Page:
Computer floppy disks - Floppy disks were magnetic storage devices that were commonly used to store digital data in computers.
Video tapes: Video tapes use magnetic tape to store audio and video information. The magnetic tape is coated with a material that can be magnetized, and the audio and video signals are recorded onto the tape by magnetizing it in specific patterns.
Locks: Magnetic locks use electromagnets to lock and unlock doors. When an electric current is applied to the electromagnet, it creates a magnetic field that holds the lock in place. When the current is turned off, the magnetic field disappears, and the lock is released.
Jewellery clasps: Magnetic jewellery clasps use tiny magnets to hold jewelry together. The two ends of the jewelry are held together by the magnetic attraction between the magnets.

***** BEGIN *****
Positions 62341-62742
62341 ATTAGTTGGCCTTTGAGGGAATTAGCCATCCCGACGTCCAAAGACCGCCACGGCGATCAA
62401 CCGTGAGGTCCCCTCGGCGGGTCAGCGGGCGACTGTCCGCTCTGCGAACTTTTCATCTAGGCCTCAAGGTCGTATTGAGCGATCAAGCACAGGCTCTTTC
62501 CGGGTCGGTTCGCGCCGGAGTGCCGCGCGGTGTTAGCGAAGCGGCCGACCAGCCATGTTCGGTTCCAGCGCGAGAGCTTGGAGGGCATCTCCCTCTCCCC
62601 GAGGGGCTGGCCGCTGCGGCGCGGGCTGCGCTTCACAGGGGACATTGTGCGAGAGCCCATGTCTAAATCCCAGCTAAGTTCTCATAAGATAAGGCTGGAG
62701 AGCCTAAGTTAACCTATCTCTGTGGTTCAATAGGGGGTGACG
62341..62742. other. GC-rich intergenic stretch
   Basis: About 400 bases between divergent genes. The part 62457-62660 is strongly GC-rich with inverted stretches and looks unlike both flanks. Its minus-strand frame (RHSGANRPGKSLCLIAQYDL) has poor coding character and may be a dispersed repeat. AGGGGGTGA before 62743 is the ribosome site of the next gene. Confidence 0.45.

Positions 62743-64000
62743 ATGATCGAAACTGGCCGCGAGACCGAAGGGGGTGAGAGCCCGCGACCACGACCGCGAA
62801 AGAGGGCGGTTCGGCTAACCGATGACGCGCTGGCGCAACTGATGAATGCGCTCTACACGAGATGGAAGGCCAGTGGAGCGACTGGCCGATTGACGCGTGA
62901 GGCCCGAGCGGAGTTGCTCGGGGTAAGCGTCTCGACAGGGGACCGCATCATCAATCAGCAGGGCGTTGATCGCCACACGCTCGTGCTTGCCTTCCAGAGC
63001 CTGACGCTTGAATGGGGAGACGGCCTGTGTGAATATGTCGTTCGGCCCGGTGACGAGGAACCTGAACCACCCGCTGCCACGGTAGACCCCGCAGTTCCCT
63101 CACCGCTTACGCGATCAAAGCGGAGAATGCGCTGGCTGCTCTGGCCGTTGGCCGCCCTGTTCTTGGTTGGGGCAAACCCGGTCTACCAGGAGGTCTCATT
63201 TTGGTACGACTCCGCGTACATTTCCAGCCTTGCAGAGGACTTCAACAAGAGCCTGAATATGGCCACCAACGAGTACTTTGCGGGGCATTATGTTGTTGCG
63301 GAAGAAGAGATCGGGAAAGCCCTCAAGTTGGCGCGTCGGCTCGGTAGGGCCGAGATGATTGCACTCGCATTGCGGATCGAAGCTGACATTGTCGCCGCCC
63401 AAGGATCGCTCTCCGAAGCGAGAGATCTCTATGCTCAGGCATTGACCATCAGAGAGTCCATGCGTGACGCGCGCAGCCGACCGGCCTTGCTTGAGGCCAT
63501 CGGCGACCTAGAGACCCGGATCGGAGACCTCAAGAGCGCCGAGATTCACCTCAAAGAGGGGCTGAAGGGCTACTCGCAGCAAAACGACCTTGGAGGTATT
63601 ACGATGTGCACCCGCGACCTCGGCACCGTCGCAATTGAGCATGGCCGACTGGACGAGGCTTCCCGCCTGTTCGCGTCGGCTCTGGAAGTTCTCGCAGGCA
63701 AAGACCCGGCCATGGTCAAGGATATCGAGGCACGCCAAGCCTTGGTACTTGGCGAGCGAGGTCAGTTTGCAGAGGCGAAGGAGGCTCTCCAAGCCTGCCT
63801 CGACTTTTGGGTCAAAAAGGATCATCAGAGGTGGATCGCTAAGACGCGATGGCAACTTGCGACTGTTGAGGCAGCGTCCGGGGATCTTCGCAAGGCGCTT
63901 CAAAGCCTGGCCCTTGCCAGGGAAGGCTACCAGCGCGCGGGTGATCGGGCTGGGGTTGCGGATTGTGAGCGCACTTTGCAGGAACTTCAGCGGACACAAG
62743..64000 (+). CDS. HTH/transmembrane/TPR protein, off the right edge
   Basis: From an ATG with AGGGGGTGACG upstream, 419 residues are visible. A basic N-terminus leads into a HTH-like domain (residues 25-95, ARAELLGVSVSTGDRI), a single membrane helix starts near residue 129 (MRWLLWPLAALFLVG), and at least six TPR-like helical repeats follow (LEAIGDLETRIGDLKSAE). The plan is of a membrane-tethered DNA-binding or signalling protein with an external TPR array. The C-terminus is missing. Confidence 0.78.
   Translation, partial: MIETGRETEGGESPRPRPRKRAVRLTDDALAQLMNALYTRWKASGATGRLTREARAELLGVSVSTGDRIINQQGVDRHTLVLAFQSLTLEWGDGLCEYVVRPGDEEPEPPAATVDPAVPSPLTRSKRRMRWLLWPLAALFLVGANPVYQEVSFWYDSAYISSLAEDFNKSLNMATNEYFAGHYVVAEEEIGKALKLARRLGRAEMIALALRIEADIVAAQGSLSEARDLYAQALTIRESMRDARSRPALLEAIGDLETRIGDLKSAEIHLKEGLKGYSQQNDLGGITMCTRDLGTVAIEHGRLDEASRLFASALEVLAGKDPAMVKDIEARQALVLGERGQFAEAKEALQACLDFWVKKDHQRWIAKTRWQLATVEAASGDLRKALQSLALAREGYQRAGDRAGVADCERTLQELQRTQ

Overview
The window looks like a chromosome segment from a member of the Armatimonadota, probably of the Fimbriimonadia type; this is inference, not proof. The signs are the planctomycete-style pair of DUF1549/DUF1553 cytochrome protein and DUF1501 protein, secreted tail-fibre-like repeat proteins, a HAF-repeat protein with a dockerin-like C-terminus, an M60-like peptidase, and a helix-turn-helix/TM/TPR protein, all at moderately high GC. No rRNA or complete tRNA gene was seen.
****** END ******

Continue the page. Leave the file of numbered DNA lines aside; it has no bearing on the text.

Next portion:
Fasteners: Magnetic fasteners are used to hold things together without the need for screws, nails, or adhesives. They work by using the magnetic attraction between two magnets.
Knife holders: Magnetic knife holders use magnets to hold kitchen knives in place. The knives are held securely against the magnetic surface, keeping them within easy reach.
Tool holders: Magnetic tool holders are similar to magnetic knife holders, but are designed for holding tools instead of knives. They are commonly used in workshops and garages to keep tools organized and within easy reach.
Chalkboards with magnetic surfaces: Chalkboards with magnetic surfaces are chalkboards that have a magnetic layer underneath the writing surface, allowing you to use magnets to attach notes, papers, or other items to the board.
Calendars: Some calendars use magnets to attach to a metallic surface, such as a refrigerator or a metal bulletin board.
Memo holders: Memo holders use magnets to hold notes or memos in place. They are commonly used on metal surfaces, such as refrigerators or filing cabinets.